As crime skyrockets in police-defunded New York City, the mayor plans to run for state governor

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NEW YORK CITY, NY – It’s already well established that Mayor Bill de Blasio won’t be the Big Apple’s mayor again due to term limits, not to mention, he’s already endorsed Eric Adams to become New York City’s next mayor.

But Bill de Blasio isn’t leaving the world of politics, in fact – he’s trying to up his politics game by running for governor in New York. Yet in the past month prior to his purported plans to run for governor of the state being revealed, the city he currently oversees saw an increase in crime.

According to reports, Mayor Bill de Blasio has informed associates that he intends to run for governor in New York. Mayor de Blasio has yet to make any formal announcement about this alleged endeavor, media outlets abound have circulated reports that his bid for governor is all but officially confirmed.

While speaking to the New York Times on October 6th, Mayor de Blasio was asked directly whether he had any intentions to run against Governor Kathy Hochul, which he responded with the following:

“I’ve talked to a number of people to say, I want to continue in public service. There’s a lot to do. Look I’m not going to make any political announcements. I’m only making a broad point, for the last year and a half I’ve had to lead the nation’s largest city through the COVID crisis.

I’m very proud of what the people the city has done. As we get farther down the line, when I have something more to say, I will certainly let you know.”

The office of the governor in New York over the past year has been embroiled in controversy, from the COVID nursing deaths to the alleged inappropriate sexual harassment of former Governor Andrew Cuomo that eventually led to him resigning from office.

Needless to say, the race for governor of New York in 2022 is going to be something to watch – and apparently, polling data shows that New Yorkers are not a fan of de Blasio potentially taking office.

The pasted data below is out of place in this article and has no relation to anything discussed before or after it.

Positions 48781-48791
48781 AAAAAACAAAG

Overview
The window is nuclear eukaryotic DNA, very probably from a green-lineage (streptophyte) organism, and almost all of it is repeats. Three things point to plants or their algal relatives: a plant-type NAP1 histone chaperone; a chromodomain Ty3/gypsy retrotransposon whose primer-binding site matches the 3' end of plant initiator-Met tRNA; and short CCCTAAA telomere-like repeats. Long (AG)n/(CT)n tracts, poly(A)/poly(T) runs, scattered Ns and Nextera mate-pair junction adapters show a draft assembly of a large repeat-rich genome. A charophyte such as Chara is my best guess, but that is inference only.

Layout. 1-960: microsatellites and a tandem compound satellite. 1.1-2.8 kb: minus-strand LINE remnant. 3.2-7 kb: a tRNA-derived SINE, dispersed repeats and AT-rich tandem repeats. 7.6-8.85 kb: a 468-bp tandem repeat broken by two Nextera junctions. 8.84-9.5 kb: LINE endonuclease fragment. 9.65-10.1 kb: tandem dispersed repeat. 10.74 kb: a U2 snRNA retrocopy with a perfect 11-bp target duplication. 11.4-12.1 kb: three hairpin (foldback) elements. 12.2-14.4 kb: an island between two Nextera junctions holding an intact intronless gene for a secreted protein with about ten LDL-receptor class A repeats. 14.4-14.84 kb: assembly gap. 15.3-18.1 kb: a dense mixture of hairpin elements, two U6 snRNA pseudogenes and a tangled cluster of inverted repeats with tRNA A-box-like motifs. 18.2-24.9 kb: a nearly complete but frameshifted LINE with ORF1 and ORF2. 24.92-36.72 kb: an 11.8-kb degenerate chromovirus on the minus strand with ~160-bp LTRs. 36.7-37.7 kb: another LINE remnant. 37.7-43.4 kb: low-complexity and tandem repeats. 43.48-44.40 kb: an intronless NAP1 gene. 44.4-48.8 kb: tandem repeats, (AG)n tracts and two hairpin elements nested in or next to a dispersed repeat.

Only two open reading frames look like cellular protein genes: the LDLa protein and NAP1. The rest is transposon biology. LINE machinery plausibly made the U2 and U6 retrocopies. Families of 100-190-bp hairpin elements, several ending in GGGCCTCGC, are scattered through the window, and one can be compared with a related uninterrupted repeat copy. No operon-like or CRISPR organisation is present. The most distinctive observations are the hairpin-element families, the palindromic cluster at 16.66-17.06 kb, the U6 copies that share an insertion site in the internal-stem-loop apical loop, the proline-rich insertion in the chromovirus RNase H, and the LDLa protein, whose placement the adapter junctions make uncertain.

An August Co/efficient poll put de Blasio over 20 points behind current Governor Hochul and Attorney General Letitia James in a hypothetical three-way primary contest. And with issues like crime in New York City, it’s understandable why residents of the state would be skeptical of the possibility of Mayor de Blasio becoming the state governor.

Data released by the NYPD earlier in October showed that overall crime rose by 2.6% during the month of September when compared to the same month in 2020 – noting an additional 243 incidents reported to police.

Among the largest of the categorical increases in crime was felony assault, which rose 18.5% with 1,802 reported incidents in September 2020 to 2,135 incidents reported in September 2021. Other crime trends in the data showed robberies increased by 6%, vehicle theft by 4.1% and grand larceny up by 0.7%.

When crime was running rampant this past September, Mayor de Blasio was reportedly reaching out to “several labor leaders” in an effort to “gauge support” for a potential gubernatorial run, according to a report from Politico.

An anonymous union affiliate told Politico that Mayor de Blasio was “letting the leaders know that he’s considering running for governor” and was asking them “hold off on making a decision” regarding endorsements for other potential 2022 candidates for office.

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Mayor de Blasio threatens to withhold pay to NYPD and city employees who refuse to follow his latest demands

(Originally published September 13th, 2021)

NEW YORK CITY, NY – In the latest bid to increase vaccination rates within the city, New York City Mayor Bill de Blasio has reportedly threatened to withhold pay from police officers and other city employees if they refuse to either get vaccinated or submit to weekly COVID testing.

Mayor de Blasio threatened to hold back the wages of New York City Police Department officers and other city employees who aren’t COVID-19-vaccinated or are rejecting weekly testing.

All city workers must be vaccinated against COVID-19 or undergo testing for the virus on a weekly basis, according to Mayor de Blasio order that goes into full effect on September 13th, affecting about 340,000 city workers from numerous sectors across the city.

Speaking during a press conference on September 9th, Mayor de Blasio stated the following:

“If someone, again, does not follow that mandate, that’s true, eventually, they’re not going to be paid, obviously.”

As of September 10th, approximately 53% of NYPD employees have received at least one dose of the vaccine, compared to roughly 79% of adults in the city who have done the same. Overall, approximately 71% of all adults in the city have been fully vaccinated.

PBA president Patrick J. Lynch spoke out against the order, namely taking issue with the fact that NYPD officers will have to be vaccinated on their own time and not be compensated for doing so – which he noted in a recent memo that said officials have gone back on their word to pay officers to receive their vaccination:

“Contrary to our previous conversations with the Department, the order indicates that unvaccinated MOS must obtain a COVID-19 test on their own time.”